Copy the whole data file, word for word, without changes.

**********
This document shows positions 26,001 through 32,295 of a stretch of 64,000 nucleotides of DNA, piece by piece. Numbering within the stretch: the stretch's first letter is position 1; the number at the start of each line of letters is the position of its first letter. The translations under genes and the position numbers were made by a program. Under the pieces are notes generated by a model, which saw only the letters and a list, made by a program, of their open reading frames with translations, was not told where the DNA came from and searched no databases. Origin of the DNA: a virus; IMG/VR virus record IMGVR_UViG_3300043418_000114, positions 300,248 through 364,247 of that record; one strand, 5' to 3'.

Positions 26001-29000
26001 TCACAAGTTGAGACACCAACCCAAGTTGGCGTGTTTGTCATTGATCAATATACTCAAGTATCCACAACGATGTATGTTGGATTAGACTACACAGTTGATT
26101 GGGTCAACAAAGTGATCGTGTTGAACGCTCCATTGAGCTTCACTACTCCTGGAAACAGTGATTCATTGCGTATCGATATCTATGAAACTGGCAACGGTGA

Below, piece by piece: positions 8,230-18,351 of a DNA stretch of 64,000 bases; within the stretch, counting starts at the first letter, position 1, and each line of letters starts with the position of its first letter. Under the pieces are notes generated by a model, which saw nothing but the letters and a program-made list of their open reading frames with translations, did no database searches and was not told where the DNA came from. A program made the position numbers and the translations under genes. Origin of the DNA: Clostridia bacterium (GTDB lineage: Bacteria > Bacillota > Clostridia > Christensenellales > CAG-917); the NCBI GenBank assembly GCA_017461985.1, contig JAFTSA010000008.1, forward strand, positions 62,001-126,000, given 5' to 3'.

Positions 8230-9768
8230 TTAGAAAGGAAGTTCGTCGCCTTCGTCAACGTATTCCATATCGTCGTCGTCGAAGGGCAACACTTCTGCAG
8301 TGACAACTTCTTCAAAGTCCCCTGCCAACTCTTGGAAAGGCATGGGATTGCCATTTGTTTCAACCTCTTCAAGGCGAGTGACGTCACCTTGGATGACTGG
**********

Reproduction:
This document shows positions 26,001 through 32,295 of a stretch of 64,000 nucleotides of DNA, piece by piece. Numbering within the stretch: the stretch's first letter is position 1; the number at the start of each line of letters is the position of its first letter. The translations under genes and the position numbers were made by a program. Under the pieces are notes generated by a model, which saw only the letters and a list, made by a program, of their open reading frames with translations, was not told where the DNA came from and searched no databases. Origin of the DNA: a virus; IMG/VR virus record IMGVR_UViG_3300043418_000114, positions 300,248 through 364,247 of that record; one strand, 5' to 3'.

Positions 26001-29000
26001 TCACAAGTTGAGACACCAACCCAAGTTGGCGTGTTTGTCATTGATCAATATACTCAAGTATCCACAACGATGTATGTTGGATTAGACTACACAGTTGATT
26101 GGGTCAACAAAGTGATCGTGTTGAACGCTCCATTGAGCTTCACTACTCCTGGAAACAGTGATTCATTGCGTATCGATATCTATGAAACTGGCAACGGTGA

Below, piece by piece: positions 8,230-18,351 of a DNA stretch of 64,000 bases; within the stretch, counting starts at the first letter, position 1, and each line of letters starts with the position of its first letter. Under the pieces are notes generated by a model, which saw nothing but the letters and a program-made list of their open reading frames with translations, did no database searches and was not told where the DNA came from. A program made the position numbers and the translations under genes. Origin of the DNA: Clostridia bacterium (GTDB lineage: Bacteria > Bacillota > Clostridia > Christensenellales > CAG-917); the NCBI GenBank assembly GCA_017461985.1, contig JAFTSA010000008.1, forward strand, positions 62,001-126,000, given 5' to 3'.

Positions 8230-9768
8230 TTAGAAAGGAAGTTCGTCGCCTTCGTCAACGTATTCCATATCGTCGTCGTCGAAGGGCAACACTTCTGCAG
8301 TGACAACTTCTTCAAAGTCCCCTGCCAACTCTTGGAAAGGCATGGGATTGCCATTTGTTTCAACCTCTTCAAGGCGAGTGACGTCACCTTGGATGACTGG